DECODING SHAKESPEARE: Renaissance Ciphers and the Modern Search for Meaning
This series of talks will be given by Professor Bill Sherman, Director of the Warburg Institute. Cryptography, the art and science of secret communication, is part of what made the Renaissance the Renaissance. More surprisingly, early modern ciphers have shaped what modern readers have made of Shakespeare—and even shaped modernity itself. These lectures will provide an introduction to the new technologies of secrecy that left their mark on many aspects of Renaissance culture, including the development of diplomacy and the waging of war, the creation of a postal system, the invention of short-hand and sign language, and the search for hidden meanings in art and literature. And they will trace the rebirth of those technologies, and the questions they raise, in the twentieth century. It will be a tale of two Williams, William Shakespeare and William Friedman—whose search for ciphers in Renaissance texts helped the Allies to win World War II.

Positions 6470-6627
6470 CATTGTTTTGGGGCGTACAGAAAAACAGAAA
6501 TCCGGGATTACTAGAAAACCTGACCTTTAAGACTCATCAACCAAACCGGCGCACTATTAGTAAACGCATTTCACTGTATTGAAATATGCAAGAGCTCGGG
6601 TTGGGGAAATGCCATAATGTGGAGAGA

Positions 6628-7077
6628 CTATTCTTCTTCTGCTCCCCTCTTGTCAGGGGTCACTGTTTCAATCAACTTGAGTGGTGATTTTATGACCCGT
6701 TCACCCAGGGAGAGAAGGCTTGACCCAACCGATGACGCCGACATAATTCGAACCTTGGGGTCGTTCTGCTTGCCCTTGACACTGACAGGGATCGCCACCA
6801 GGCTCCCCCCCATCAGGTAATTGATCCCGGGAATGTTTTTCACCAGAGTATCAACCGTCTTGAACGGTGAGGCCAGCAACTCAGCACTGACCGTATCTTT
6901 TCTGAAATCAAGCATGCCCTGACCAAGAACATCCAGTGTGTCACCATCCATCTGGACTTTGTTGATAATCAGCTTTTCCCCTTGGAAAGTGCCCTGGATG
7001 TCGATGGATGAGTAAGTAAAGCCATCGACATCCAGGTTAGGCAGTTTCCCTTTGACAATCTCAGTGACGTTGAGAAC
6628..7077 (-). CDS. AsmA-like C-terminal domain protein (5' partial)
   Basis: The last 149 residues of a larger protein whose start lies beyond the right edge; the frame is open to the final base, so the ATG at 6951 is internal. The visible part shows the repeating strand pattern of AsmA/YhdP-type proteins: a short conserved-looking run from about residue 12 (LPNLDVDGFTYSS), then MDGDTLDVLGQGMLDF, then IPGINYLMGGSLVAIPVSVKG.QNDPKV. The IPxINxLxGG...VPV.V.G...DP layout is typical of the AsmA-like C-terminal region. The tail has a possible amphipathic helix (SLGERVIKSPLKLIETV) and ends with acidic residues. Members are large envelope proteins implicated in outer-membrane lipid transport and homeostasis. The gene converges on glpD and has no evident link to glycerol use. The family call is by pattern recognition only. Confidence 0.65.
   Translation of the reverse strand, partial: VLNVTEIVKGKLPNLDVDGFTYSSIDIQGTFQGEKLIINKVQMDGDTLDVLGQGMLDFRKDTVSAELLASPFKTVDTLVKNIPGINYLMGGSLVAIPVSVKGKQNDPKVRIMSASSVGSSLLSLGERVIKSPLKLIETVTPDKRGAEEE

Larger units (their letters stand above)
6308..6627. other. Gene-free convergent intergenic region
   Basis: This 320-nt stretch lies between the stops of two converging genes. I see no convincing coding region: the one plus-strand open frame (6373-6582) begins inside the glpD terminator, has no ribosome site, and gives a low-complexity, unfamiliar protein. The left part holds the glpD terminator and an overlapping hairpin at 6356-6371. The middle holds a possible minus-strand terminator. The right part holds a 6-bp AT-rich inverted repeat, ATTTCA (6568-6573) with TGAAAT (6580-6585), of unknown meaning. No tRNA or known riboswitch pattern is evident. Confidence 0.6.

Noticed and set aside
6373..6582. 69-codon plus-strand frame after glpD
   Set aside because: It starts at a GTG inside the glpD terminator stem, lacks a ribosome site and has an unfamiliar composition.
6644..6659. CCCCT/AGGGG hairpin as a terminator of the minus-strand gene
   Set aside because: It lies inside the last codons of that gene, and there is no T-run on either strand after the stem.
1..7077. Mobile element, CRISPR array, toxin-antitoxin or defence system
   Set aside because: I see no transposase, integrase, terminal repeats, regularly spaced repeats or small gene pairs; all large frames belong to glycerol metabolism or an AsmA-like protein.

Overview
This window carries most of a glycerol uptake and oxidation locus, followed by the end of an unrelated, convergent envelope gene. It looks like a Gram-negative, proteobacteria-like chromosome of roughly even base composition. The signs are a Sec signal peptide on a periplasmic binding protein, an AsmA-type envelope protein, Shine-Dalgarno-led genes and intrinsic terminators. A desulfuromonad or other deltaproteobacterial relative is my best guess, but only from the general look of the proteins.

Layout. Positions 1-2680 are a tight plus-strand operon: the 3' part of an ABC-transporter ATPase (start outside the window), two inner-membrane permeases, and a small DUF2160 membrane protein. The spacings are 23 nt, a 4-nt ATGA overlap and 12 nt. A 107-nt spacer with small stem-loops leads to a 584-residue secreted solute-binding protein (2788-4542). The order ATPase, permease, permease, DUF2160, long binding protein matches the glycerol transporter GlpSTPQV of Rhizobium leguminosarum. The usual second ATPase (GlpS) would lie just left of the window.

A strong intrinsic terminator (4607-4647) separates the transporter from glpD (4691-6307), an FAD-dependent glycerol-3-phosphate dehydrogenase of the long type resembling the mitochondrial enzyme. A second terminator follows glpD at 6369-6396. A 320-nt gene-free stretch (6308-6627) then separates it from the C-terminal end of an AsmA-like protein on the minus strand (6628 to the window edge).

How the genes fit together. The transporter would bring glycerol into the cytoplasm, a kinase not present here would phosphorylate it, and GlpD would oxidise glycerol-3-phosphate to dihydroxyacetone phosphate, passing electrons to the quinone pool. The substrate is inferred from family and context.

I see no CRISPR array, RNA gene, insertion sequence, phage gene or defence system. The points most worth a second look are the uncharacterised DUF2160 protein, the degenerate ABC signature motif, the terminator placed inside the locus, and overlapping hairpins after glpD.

Register for tickets to attend the in-person event on 11 November.
Watch the live-stream of the event (slides and audio) available on 11 November at 5pm.
To register for the other events in the series, please click on the links below:
9 November: How to Make Anything Signify Anything
16 November: Friedman v. Arensberg
18 November: Of Anagrammatology
These events are part of the Oxford Wells Lecture Series, which was established jointly by Oxford University Press and the Oxford English Faculty, in recognition of Professor Wells’ contribution to Shakespeare scholarship, both as general editor of the Oxford Shakespeare Series, and, with Gary Taylor, John Jowett and William Montgomery, as co-editor of The Complete Works of Shakespeare and its accompanying volume of commentary, a major landmark in Shakespeare scholarship. In addition Professor Wells has written a wide range of books and studies devoted to Shakespeare and the drama and theatre in the early modern period.